What kinds of printing projects do you take on?
We welcome unusual & challenging projects, but we also love the beauty and simplicity of a straightforward, high-quality letterpress print. Our past projects include:
- event invitations
- business stationery
- art editions
- postcards and mailers
- product packaging and tags
- fold-outs, booklets and pamphlets
- custom greeting cards
- personal stationery
- annual reports
What’s the best way to contact you about my project?
Give us a call at 718-596-3520 or email us at email@example.com. If you are coming to us with your own design and would like a rough estimate, please provide the following for each printed piece:
- A pdf of the design (a rough version is fine)
- Quantity needed
- Size of piece
- Number of ink colors (black ink and blind deboss each count as an ink color)
- Type of paper stock
- Additional services requested (e.g. edge painting, die cutting, etc.)
We’ll get back to you right away with an initial estimate.
Do you offer design services?
Yes. We encourage everyone interested in custom design to come in for a studio visit. These are informal meetings made by appointment in which we discuss what you’re looking for, answer your questions and show you samples of our work. We follow up with an itemized estimate and proposed schedule for your project.
If you’d like to get a preliminary estimate, call or email us with as much of the following information as possible and we’ll get back to you with a rough estimate:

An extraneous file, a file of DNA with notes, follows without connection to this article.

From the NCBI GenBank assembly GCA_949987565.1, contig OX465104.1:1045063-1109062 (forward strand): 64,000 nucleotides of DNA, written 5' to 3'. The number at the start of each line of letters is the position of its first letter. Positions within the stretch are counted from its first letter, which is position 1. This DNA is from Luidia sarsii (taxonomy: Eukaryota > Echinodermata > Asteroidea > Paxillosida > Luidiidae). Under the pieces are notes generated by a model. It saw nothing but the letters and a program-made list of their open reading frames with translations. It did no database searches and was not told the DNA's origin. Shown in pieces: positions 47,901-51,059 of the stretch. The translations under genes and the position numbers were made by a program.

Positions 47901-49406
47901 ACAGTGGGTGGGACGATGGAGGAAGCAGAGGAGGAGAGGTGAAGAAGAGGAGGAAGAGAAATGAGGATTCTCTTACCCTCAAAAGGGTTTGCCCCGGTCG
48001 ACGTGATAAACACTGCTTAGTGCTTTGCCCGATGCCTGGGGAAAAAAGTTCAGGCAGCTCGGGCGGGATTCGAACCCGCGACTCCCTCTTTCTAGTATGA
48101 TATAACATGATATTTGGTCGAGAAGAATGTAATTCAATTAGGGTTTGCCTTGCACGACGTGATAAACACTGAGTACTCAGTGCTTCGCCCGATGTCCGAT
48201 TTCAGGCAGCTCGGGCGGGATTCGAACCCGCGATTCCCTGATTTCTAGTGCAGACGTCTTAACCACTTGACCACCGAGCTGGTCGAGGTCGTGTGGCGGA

- Approximate dimensions and quantities of pieces you’ll need.
- Number of ink colors.
- Any other relevant details (2-sided printing, envelope lining, edge painting, etcetera)
We charge separately for design services.
What services does your printshop offer?
- Letterpress printing
- Edge painting
- Corner rounding
- Envelope lining
- Limited binding and finishing
Additional services are available through our partners.
What kind of printing equipment do you have? Are there size limitations?
- Vandercook #4 Proofing Press
- Vandercook SP-20 Proofing Press
- 8 x 12 C&P platen press
- 10 x 15 C&P platen press
- Challenge Guillotine
- Board Shear
- Selected wood type
- Metal type
Maximum sheet size: 19½ × 28″
Maximum plate size: 18 × 22″
How much do wedding invites cost?